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Prominence given to the Islamic faith may be dropped.
Even as construction of the area on the first floor of the library continues, the final format is far from determined.
The Dunedin City Council has received mixed feedback since it announced plans to create an interfaith or interdenominational prayer room and separate Muslim space, and council staff have signalled they are open to changing the concept.
Community services general manager Simon Pickford said two rooms were being set up as a quiet, reflective space, but the detail was always going to come later.
The aim was to create an inclusive, interfaith space that met the needs of an increasingly diverse community.
His comments — not quite the same as the council’s initial publicity, which proposed a Muslim room featuring a curtain that could be drawn to separate men from women — followed a member of the public suggesting an alternative concept at a Dunedin City Council meeting yesterday.
Paul Gourlie suggested having an interfaith room and another room where women could meet separately.
He said the council initiative was laudable but he was not comfortable about drawing attention to one particular faith group.
Mr Gourlie is the Dunedin Abrahamic Interfaith Group chairman and a Muslim, but said he was speaking as an individual or as a representative of the AoNZ Peace Embassy.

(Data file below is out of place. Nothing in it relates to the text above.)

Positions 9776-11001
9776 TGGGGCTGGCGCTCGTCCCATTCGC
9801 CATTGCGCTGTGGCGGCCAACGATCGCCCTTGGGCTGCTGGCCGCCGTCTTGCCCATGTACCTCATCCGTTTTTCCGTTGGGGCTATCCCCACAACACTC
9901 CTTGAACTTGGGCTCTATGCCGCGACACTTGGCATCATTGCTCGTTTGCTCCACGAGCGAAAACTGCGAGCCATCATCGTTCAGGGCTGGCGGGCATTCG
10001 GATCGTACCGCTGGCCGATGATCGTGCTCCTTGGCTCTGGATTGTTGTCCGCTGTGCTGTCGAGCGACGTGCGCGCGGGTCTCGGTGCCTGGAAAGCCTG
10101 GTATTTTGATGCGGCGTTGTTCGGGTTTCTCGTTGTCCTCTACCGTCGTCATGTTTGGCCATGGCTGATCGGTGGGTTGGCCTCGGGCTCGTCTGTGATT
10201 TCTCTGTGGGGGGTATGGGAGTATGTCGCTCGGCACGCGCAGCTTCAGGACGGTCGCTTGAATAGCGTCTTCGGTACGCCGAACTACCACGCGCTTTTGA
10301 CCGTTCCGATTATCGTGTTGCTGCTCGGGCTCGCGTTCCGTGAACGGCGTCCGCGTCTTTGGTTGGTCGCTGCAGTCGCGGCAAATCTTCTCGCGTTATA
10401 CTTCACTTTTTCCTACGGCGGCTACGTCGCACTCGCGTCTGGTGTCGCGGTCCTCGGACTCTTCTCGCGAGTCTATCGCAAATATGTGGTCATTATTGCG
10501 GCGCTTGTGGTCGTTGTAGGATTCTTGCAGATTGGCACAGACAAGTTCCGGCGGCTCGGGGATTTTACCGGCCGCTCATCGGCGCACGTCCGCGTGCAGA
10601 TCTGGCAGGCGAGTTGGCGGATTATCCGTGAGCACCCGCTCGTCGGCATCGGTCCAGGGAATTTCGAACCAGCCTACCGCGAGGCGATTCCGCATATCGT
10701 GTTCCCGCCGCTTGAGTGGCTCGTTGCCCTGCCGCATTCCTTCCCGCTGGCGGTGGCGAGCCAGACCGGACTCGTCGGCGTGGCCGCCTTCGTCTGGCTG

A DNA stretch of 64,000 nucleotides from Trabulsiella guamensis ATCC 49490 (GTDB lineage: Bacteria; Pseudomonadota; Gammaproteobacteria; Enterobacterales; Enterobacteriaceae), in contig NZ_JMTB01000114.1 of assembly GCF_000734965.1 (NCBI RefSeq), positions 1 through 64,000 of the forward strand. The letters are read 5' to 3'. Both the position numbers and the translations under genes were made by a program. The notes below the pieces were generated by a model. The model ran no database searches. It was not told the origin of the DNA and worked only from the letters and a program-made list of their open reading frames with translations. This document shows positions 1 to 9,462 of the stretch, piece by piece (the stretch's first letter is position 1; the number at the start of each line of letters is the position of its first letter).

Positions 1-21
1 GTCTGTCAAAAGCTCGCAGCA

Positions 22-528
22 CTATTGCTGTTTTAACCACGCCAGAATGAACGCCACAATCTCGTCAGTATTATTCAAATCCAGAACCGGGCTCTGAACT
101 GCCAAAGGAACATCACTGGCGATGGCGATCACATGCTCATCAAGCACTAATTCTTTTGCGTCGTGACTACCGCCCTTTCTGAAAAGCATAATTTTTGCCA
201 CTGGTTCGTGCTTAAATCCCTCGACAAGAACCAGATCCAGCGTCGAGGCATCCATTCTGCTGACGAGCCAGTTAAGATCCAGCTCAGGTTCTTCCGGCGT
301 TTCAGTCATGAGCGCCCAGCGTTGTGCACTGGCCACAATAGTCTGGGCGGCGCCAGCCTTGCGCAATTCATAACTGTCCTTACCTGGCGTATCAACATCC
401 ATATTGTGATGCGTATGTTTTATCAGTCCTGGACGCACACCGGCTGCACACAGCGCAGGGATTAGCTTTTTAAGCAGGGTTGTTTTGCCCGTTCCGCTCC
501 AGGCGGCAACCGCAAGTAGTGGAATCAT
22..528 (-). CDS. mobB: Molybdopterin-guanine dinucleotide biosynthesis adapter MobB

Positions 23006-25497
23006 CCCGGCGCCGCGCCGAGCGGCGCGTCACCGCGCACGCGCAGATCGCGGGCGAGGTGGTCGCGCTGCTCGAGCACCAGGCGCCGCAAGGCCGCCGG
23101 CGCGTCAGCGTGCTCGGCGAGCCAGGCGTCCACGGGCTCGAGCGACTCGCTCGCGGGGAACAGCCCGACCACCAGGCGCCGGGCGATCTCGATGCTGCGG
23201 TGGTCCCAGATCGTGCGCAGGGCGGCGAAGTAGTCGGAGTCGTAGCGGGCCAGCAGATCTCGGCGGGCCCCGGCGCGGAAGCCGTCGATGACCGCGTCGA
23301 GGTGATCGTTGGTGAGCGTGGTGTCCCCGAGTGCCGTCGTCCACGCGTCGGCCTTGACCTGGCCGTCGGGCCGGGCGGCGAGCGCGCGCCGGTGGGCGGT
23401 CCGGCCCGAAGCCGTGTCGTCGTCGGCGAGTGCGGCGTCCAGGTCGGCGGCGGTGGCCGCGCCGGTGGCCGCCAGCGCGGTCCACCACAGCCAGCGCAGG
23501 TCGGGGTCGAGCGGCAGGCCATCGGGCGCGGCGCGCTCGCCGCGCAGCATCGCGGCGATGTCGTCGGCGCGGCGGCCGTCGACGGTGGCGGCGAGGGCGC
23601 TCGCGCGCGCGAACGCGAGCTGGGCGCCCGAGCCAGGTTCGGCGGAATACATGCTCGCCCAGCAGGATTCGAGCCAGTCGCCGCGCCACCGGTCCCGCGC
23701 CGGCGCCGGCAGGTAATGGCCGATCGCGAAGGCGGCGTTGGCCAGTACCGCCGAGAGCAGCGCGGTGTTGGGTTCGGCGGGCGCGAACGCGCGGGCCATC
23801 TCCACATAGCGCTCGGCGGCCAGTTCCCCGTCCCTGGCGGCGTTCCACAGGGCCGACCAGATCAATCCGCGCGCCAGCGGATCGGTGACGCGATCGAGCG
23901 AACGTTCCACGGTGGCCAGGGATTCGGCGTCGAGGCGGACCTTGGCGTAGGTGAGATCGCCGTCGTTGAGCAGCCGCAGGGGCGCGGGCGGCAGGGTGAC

He understood the prayer area was partly a result of the Christchurch mosque shootings last year and recognition of the need to foster an inclusive society.
He thought the idea was well intended but was not sure the original concept achieved the aim of being inclusive.
Mr Gourlie told the Otago Daily Times that creating a separate space for Muslims could be counterproductive.
"By making a separate place, you may give strength to those people who are looking to find an issue."
However, the willingness to put forward the proposal showed maturity, he said.
Mr Pickford confirmed the initial plans were not final and the concept promoted by Mr Gourlie would be given serious consideration.
The idea of a prayer room came out of a visit by council staff to Dunedin’s Al Huda mosque last year.
Mr Pickford said he was aware Muslim pupils studying at the library had to improvise to carry out their afternoon prayers, sometimes using the bathrooms.
Dialogue would continue about creating an inclusive, quiet space for reflection, he said.
In an interview with Radio New Zealand yesterday, library services manager Bernie Hawke referred to the original vision.
There had been a range of feedback and the council was open to modifying the proposal, he said. Some people were not comfortable with the creation of a religious space in a public building. But New Zealand had become more diverse and libraries were community centres.
The project is set to cost just over $15,000.